Facing Reality: Even Today, We're Still Judged by the Color of Our Skin

By Boni Rhodes-Berg, ACLU of Minnesota Client

I was born and raised in Minneapolis along with my siblings. We were brought up to be proud of who we are and to obey the law. Plus, for 20 years, my father was an officer with the Minneapolis Police Department, and he made it pretty clear that we had better not get in any trouble.

Boni Rhodes-Berg

I grew up believing that if I abided by the law and treated myself and others with respect, I wouldn't have to face questions by law enforcement or be singled for any reason. But that all changed 11 years ago when law enforcement officials at the Minneapolis-St. Paul International Airport stopped me for no reason other than the color of my skin.

I was returning home from a two-week trip visiting my younger son Damond, who resides in Los Angeles. I took the redeye because I was using frequent flyer miles and it was the only available time to use the reward travel. I had taken the day off from my job in downtown St. Paul and I planned to go straight to bed when I arrived home. I liked to be comfortable when I traveled, so I wore jeans, a jacket, my hair back in a baseball cap, and no makeup.

Once I got off the plane, I collected my luggage and headed toward the elevator to take the shuttle home to downtown Minneapolis. While I was waiting for the doors of the elevator to close, I saw a man and woman running to catch the elevator, so I held the door open. They entered the elevator and rode with me. When the elevator door opened, the women said "Excuse me ma'am." I turned around and they had their badges out.

They said they were Drug Enforcement Administration agents and it was their job to watch for people bringing in drugs and money for laundering. I asked them what their criteria was for stopping me, and they told me it was because my carry-on bag "looked heavy." After I questioned them, they got defensive and told me "not to be indignant." They wanted to see my airline ticket and my identification. The female officer asked to check my carry-on, so I told her to go ahead. In my carry-on, she found my Bible and devotional books, toiletries, jewelry, lingerie, pajamas and a soy powder product, but no drugs. The agent closed my bag and went on their way.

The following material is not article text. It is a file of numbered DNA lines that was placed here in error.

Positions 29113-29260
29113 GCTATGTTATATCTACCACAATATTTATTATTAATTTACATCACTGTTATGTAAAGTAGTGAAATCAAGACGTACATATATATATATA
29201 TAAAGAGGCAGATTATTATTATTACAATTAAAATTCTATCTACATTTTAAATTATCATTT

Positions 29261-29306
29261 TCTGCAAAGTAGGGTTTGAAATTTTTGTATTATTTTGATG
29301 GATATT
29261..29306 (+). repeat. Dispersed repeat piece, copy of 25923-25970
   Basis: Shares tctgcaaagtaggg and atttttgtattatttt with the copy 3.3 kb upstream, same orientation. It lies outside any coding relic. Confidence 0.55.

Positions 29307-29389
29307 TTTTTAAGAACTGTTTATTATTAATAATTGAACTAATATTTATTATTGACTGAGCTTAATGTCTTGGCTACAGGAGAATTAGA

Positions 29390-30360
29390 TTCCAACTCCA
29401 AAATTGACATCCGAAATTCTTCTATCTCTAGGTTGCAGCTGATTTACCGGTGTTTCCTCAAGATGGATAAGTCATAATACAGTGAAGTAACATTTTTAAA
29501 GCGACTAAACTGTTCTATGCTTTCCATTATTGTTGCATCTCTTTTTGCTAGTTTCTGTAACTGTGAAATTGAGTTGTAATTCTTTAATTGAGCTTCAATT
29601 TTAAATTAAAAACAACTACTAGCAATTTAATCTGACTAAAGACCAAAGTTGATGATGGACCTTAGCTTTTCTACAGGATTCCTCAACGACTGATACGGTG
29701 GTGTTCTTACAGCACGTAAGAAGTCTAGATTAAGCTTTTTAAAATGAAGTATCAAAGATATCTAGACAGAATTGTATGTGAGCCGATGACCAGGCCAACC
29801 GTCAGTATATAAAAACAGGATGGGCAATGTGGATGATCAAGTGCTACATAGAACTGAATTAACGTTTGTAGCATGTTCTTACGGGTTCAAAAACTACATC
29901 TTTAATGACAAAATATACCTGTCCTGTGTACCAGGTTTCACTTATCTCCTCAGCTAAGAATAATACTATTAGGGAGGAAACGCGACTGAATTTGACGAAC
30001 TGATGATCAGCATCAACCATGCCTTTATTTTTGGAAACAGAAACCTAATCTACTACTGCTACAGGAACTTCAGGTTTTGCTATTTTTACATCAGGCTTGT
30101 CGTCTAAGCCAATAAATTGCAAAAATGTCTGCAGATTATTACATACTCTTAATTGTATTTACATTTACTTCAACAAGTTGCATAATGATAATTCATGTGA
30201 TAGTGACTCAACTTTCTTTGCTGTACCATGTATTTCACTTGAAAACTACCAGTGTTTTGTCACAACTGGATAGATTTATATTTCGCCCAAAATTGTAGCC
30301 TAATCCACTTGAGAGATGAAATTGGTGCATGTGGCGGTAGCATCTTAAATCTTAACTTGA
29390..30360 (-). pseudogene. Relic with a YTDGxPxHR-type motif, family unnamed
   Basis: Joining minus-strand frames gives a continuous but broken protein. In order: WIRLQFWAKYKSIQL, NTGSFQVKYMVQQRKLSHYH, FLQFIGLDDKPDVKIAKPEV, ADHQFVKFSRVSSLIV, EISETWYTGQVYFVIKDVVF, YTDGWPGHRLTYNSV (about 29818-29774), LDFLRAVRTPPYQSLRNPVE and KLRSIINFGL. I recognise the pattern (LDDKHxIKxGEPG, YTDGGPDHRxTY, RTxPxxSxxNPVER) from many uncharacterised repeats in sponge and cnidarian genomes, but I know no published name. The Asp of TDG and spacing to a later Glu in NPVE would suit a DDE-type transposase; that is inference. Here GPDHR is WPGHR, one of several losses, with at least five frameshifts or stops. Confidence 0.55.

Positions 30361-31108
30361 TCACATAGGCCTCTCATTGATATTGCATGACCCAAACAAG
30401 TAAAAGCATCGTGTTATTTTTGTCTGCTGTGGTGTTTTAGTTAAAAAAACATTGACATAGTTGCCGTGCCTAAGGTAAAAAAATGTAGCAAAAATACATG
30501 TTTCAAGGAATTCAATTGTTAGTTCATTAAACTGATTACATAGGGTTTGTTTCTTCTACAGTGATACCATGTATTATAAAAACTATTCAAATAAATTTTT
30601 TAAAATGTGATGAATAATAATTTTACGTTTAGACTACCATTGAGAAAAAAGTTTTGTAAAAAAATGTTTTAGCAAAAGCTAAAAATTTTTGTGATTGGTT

After they let me go, I proceeded to catch my shuttle. On the way, I started crying. I was so mad. I knew they had stopped me because I was African-American. I knew that I had been racially profiled.

Immediately after that terrible experience, I got in touch with my representatives, senators and the governor office. I called the DEA in Minnesota. They needed to know that I didn't do anything wrong and yet I was stopped and treated as if I had just because of how I looked. I have since successfully settled a civil rights lawsuit with the DEA.

But from that day on, my feelings about the police and law enforcement have never been the same. That following Saturday, I had to go to the airport again to catch another flight because I had been invited to attend a surprise 50th birthday party that my girlfriend's husband was throwing for her in Orlando, Fla. Upon arriving at the Orlando airport and on my way to catch the hotel shuttle, a police officer asked me if I needed any help. I was paranoid, and I couldn't help but wonder "why is he asking me?"

It's been more than a decade since that horrible experience, and going to the airport is never comfortable for me. I feel anxious, always wondering, "What's going to happen?" I feel uncomfortable around the police, too.

I worry for my sons, my grandchildren and my nephews and nieces, too. We all have a self-image, and we like to think that is how the rest of the world sees us as well. But that's not the case. I now know the reality is that I'm defined by my skin color, and so is my family. That's all the DEA agents saw that day at the airport and that's all they used to make a decision about me — one that will impact me for the rest of my life.

Take action. Stop what happened to Boni from happening to anyone else again. Urge your member of Congress to pass the End Racial Profiling Act, legislation sponsored by Sen. Ben Cardin (D-Md.) and Rep. John Conyers, (D-Mich.) which would, among other things, provide training to help police avoid responses based on stereotypes and unreliable assumptions about minorities.

This is the second of eight blog posts in the series "I Am Not a Stereotype: End Racial Profiling Now," on ACLU's Blog of Rights.

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JD Miller

How do you know you were racially profiled, not age profiled, gender profiled, or time of day profiled?

Anonymous

Agree. You have no way of knowing. Whiner.

Paul

It seems to me that you may have been profiled. Honestly, there are too many people afraid to look racism in the face. You did the right thing. Stay strong. That's all.

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